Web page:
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Derivation 2: Simple NN for Pattern Classification

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MADALINE a MADALINE consists of Many ADAptive Linear Neurons arranged in a multilayer net. 2: Simple NN for Pattern Classification

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MADALINE a MADALINE consists of two hidden ADALINE and one output ADALINE unit. 2: Simple NN for Pattern Classification

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Algorithm In the MRI algorithm (the original form of MADALINE training), only the weights for the hidden ADALINES are adjusted; the weights for the output unit are fixed. The MRII algorithm provides a method for adjusting all weights in the net. 2: Simple NN for Pattern Classification

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MRI the weights v1 and v2 and the bias b3 that feed into the output unit Y are determined so that the response of unit Y is 1 if the signal it receives from either Z1 or Z2 (or both) is 1 and is - 1 if both Z1 and Z2 send a signal of - 1. In other words, the unit Y performs the logic function OR on the signals it receives from Z1 and Z2. The weights into Y are: 2: Simple NN for Pattern Classification

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MRI The weights on the first hidden ADALINE ( ) and the weights on the second hidden ADALINE ( ) are adjusted according to the algorithm. The activation function for units ZI, Z2, and Y is: 2: Simple NN for Pattern Classification

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MRI 2: Simple NN for Pattern Classification

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MRI 2: Simple NN for Pattern Classification

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MRI 2: Simple NN for Pattern Classification

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MRI Step 7 is motivated by the desire to (1) update the weights only if an error occurred and (2) update the weights in such a way that it is more likely for the net to produce the desired response. If t = 1 and error has occurred, it means that all Z units had value - 1 and at least one Z unit needs to have a value of + 1. Therefore, we change the Z unit whose net input is closest to 0 and adjust its weights. 2: Simple NN for Pattern Classification

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MRI If t = - 1 and error has occurred, it means that at least one Z unit had value + 1 and all Z units must have value - 1. Therefore, we adjust the weights on all of the Z units with positive net input. 2: Simple NN for Pattern Classification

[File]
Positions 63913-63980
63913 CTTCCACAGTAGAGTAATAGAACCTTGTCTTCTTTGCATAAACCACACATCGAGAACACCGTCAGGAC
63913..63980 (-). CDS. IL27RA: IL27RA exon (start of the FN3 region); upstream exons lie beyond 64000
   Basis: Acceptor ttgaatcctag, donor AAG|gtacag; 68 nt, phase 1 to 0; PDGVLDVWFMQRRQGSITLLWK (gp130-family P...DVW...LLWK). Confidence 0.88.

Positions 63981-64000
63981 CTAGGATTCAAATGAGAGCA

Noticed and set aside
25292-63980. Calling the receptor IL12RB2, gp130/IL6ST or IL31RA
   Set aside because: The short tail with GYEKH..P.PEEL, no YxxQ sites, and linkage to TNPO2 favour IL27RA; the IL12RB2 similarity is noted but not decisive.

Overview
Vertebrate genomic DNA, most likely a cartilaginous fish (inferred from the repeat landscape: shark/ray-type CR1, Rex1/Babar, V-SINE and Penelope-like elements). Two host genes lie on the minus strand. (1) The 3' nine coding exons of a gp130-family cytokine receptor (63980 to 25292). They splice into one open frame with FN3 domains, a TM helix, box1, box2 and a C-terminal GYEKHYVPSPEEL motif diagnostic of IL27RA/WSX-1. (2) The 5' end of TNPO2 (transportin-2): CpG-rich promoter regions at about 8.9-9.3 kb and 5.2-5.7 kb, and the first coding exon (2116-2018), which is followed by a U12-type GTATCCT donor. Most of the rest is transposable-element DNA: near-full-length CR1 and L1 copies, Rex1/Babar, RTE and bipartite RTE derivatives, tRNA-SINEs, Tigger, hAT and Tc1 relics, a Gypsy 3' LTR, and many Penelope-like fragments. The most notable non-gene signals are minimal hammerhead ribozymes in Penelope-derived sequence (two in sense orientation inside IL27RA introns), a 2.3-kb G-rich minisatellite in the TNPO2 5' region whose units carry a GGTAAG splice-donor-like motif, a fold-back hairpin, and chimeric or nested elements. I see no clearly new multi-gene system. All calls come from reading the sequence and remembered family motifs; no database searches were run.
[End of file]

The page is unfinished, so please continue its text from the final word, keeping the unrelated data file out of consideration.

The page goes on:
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**Example 2-20 Training a MADALINE for the XOR function.**

We use MRI algorithm and only the first weight update is shown. Training patterns are: 2: Simple NN for Pattern Classification

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Example 2-20 Weight of Z1, Z2 are small random values. Weight of Y is those found in Example 2.19 and Alpha is 0.5. 2: Simple NN for Pattern Classification

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Example 2-20 2: Simple NN for Pattern Classification

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Example 2-20 2: Simple NN for Pattern Classification

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Example 2-20 2: Simple NN for Pattern Classification

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**Example 2-20 After fourth epoch, the final weights are:**

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**Example 2-21 Geometric interpretation of MADALINE weights.**

The positive response region for the Madaline trained in the previous example is the union of the regions where each of the hidden units have a positive response. For hidden unit Z1, the boundary line is: 2: Simple NN for Pattern Classification

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Example 2-21 2: Simple NN for Pattern Classification

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**Example 2-21 For hidden unit Z2, the boundary line is:**

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Example 2-21 2: Simple NN for Pattern Classification

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**Example 2-21 The response of MADALINE is:**